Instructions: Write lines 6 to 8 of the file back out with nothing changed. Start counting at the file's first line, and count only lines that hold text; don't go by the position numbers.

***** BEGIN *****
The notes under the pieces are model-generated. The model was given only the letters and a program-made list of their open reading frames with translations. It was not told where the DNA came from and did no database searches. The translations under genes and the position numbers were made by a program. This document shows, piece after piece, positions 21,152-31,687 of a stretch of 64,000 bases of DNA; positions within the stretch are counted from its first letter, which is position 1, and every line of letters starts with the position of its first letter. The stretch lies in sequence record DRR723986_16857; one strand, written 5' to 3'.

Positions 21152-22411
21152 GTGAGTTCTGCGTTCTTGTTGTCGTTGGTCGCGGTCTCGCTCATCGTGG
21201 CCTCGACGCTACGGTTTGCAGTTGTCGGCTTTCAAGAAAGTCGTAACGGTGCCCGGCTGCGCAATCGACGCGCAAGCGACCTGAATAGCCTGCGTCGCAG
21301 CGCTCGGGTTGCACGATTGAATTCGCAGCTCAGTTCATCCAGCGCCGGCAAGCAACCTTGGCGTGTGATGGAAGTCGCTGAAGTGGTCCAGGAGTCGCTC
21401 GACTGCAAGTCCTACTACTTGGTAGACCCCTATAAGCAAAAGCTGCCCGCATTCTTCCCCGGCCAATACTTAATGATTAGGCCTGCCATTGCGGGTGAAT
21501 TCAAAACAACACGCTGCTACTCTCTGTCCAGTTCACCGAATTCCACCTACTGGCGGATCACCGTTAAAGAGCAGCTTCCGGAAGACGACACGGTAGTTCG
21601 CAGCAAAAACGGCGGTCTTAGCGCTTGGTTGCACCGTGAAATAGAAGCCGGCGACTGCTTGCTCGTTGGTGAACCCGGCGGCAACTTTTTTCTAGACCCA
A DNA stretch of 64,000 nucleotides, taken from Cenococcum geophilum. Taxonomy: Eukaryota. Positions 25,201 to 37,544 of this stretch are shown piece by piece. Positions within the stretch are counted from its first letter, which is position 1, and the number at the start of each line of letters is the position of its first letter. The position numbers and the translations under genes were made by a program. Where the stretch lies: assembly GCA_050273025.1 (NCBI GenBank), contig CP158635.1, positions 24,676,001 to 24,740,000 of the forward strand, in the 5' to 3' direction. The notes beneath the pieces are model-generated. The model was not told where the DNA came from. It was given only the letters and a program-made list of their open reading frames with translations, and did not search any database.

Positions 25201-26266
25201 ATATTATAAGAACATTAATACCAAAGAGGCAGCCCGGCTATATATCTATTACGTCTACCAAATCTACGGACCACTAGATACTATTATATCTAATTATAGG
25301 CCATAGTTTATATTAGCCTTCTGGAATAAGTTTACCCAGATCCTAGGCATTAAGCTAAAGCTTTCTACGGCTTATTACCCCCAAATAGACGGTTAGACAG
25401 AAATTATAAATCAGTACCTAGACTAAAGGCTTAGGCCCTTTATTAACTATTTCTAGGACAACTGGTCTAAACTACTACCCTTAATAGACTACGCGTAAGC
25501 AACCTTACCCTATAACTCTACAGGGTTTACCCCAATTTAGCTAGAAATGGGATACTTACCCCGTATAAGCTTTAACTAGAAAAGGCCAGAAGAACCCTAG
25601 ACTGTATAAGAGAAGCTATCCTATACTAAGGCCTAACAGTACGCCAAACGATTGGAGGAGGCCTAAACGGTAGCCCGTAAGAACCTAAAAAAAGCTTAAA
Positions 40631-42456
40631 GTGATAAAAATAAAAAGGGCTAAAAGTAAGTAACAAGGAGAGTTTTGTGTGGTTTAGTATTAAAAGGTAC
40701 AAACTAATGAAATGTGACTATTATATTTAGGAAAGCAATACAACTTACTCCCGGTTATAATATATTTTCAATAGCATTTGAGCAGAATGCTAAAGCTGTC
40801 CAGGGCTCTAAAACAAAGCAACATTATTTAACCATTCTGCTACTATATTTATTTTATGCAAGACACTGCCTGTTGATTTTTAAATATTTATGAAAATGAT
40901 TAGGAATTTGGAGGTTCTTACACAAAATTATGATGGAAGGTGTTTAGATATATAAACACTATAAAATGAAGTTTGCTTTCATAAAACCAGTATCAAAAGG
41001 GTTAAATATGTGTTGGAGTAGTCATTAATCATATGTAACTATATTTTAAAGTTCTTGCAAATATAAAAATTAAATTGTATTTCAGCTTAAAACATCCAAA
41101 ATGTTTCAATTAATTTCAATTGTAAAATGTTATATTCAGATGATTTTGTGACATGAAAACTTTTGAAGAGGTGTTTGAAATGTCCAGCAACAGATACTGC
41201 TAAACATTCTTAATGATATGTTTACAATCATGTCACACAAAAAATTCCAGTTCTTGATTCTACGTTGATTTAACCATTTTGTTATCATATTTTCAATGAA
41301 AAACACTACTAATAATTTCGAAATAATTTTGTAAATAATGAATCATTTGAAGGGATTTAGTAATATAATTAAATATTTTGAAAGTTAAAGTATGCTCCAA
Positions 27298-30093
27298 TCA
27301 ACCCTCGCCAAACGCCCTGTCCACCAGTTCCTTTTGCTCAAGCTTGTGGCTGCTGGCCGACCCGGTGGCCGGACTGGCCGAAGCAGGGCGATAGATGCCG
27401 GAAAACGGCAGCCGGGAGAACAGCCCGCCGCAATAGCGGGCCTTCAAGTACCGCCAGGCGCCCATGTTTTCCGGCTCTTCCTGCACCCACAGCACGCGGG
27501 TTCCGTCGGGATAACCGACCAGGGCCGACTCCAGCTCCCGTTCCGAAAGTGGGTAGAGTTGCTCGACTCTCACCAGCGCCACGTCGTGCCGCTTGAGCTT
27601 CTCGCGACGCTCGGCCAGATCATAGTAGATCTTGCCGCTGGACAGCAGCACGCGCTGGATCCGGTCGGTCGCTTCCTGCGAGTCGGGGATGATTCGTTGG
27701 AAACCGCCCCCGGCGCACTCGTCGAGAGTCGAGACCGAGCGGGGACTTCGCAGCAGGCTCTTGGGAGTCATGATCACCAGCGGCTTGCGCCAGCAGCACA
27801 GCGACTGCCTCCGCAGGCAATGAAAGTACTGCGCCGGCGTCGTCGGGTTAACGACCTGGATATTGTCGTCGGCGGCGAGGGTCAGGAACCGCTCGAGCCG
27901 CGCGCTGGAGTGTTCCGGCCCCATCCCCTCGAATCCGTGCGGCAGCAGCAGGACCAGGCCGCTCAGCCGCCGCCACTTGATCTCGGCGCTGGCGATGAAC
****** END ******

21401 GACTGCAAGTCCTACTACTTGGTAGACCCCTATAAGCAAAAGCTGCCCGCATTCTTCCCCGGCCAATACTTAATGATTAGGCCTGCCATTGCGGGTGAAT
21501 TCAAAACAACACGCTGCTACTCTCTGTCCAGTTCACCGAATTCCACCTACTGGCGGATCACCGTTAAAGAGCAGCTTCCGGAAGACGACACGGTAGTTCG
21601 CAGCAAAAACGGCGGTCTTAGCGCTTGGTTGCACCGTGAAATAGAAGCCGGCGACTGCTTGCTCGTTGGTGAACCCGGCGGCAACTTTTTTCTAGACCCA